The Gore-Tex suture material is strong, but doesn’t respond to external forces the way other sutures, such as vicryl or nylon, might. Because of these differences, and the comforting familiarity of other suture material, some surgeons are hesitant to employ Gore-Tex for maneuvers like fixating an IOL in the setting of inadequate capsular support. In this article, a surgeon experienced in working with Gore-Tex for specific surgical maneuvers shares his tips and tricks.

Intrascleral Haptic Fixation
Mesa, Arizona, ophthalmologist Yuri McKee, MD, says that Gore-Tex has a lot of potential to assist surgeons with difficult cases such as those requiring some sort of intrascleral fixation of the haptics.

Figure 1. (A) To create a Gore-Tex lasso, first punch a hole near the tail of the suture, then (B) pass the needle through the hole and (C) expose the hole to cautery to reinforce it. (D) Creating a bulb at the end of a haptic with cautery.

“One of the problems that we run into when performing intrascleral haptic fixation,” Dr. McKee explains, “is that, with a glued IOL, sometimes there’s not enough haptic in patients with large eyes to really secure it to the sclera. The next thought is, ‘Well, just use longer haptics,’ but that would mean developing a new IOL at the cost of millions of dollars for just a limited distribution. Industry isn’t interested in doing that.” As a solution, Dr. McKee makes, in effect, a longer haptic with a Gore-Tex suturing technique. He credits New York surgeon Ken Rosenthal for being one of the first, if not the first, surgeon to use Gore-Tex in ocular surgery.

“I use a lasso technique to make a ‘longer’ haptic,” Dr. McKee explains. “The technique is useful because it doesn’t really matter what the white-to-white diameter is, because the lasso technique gives you centimeters worth of haptic, rather than just millimeters. To perform the technique, you first go to a spot near the tail of the Gore-Tex suture and poke a hole through the Gore-Tex with a 30-ga. needle. You can then take the needle itself, trailing the Gore-Tex, and pass it part of the way through the hole you’ve made, but leave the suture on the metal of the needle. Then, take low-temperature loop cautery and hold it near the suture hole where the needle passes through it—but don’t touch it. The heat melts the suture material around the needle, creating a buttonhole in the very end of the suture, which reinforces it. This is similar to the way a shirtmaker takes extra thread and sews it around the buttonhole of a shirt; the extra reinforcement around the hole prevents the hole from propagating in different directions. This step is critical, because if you were to just take the suture and poke it through its own tail and then pull on it, it tears out instantly with hardly any force being applied. But, when you make that little hole in the tail of the suture and then heat seal it, you have a very strong lasso.”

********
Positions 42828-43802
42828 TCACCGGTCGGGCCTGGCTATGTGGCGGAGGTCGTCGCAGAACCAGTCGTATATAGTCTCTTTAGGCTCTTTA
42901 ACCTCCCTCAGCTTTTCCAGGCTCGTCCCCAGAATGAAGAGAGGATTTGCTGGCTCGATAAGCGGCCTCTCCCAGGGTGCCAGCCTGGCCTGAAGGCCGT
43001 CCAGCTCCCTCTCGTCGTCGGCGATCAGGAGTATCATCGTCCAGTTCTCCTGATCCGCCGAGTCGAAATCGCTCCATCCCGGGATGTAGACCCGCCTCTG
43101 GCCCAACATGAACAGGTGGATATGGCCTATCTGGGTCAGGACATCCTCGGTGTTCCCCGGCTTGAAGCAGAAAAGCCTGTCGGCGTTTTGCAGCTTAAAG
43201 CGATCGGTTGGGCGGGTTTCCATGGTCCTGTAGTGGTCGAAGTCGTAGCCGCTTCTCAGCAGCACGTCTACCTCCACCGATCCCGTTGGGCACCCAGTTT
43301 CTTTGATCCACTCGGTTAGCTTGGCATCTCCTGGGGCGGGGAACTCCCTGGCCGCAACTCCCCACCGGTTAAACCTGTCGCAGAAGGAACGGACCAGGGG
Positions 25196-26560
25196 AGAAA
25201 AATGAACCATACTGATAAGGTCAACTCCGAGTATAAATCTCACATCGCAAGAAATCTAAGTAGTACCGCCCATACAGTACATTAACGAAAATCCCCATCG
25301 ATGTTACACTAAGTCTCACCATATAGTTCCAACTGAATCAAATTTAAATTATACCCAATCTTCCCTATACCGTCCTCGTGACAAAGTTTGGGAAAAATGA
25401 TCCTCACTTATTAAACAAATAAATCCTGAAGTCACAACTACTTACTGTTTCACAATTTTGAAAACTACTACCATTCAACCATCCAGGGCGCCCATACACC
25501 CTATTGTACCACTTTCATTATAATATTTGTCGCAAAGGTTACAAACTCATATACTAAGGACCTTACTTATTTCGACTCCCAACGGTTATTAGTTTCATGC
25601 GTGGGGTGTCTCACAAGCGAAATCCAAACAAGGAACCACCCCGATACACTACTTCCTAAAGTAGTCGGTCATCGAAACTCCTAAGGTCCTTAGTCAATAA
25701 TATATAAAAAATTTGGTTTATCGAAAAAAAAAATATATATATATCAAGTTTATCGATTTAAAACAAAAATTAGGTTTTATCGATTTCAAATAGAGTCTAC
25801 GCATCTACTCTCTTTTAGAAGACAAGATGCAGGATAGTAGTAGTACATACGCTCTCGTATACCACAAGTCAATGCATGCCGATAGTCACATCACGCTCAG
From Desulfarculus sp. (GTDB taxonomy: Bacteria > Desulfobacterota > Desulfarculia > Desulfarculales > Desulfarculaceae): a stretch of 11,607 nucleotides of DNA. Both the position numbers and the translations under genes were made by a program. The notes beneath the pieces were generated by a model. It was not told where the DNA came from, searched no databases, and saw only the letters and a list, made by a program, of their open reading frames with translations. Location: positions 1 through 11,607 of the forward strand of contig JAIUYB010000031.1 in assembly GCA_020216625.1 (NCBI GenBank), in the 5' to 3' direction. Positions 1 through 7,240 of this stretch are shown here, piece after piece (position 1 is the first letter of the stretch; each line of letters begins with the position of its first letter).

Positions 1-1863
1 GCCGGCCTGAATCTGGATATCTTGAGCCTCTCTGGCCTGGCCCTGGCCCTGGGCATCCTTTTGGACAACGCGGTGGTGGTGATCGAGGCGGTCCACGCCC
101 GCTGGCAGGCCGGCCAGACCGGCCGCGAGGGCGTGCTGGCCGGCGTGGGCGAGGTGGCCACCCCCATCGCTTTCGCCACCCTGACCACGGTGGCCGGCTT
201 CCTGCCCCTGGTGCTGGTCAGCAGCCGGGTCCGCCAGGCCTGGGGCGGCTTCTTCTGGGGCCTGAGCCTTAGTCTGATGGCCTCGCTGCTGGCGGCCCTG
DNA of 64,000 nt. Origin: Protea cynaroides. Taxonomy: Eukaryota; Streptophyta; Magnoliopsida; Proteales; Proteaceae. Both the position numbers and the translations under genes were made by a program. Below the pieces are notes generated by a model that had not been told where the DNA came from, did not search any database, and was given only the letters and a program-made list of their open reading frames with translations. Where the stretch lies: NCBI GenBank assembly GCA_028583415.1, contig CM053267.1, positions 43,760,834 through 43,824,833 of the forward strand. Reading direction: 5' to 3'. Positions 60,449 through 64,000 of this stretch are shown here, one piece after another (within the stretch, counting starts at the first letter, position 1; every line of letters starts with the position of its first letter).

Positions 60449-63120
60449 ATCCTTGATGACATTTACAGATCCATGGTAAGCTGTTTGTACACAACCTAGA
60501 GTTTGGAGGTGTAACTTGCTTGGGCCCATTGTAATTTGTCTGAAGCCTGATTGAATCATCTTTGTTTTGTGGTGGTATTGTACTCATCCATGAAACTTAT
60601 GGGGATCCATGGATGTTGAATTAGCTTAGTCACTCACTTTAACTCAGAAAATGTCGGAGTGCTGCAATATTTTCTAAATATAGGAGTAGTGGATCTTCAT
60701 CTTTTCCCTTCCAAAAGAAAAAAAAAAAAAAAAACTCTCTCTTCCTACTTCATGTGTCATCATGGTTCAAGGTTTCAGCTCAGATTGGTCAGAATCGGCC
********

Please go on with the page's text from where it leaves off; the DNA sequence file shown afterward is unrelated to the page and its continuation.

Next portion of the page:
Figure 2. (A) Looping the lasso from Fig. 1 around the haptic then pulling it tight (B). The bulb at the end of the haptic helps keep it in place. A surgical shot of an externalized haptic with Gore-Tex being run through a strut (C) and the haptic is then sutured down (D).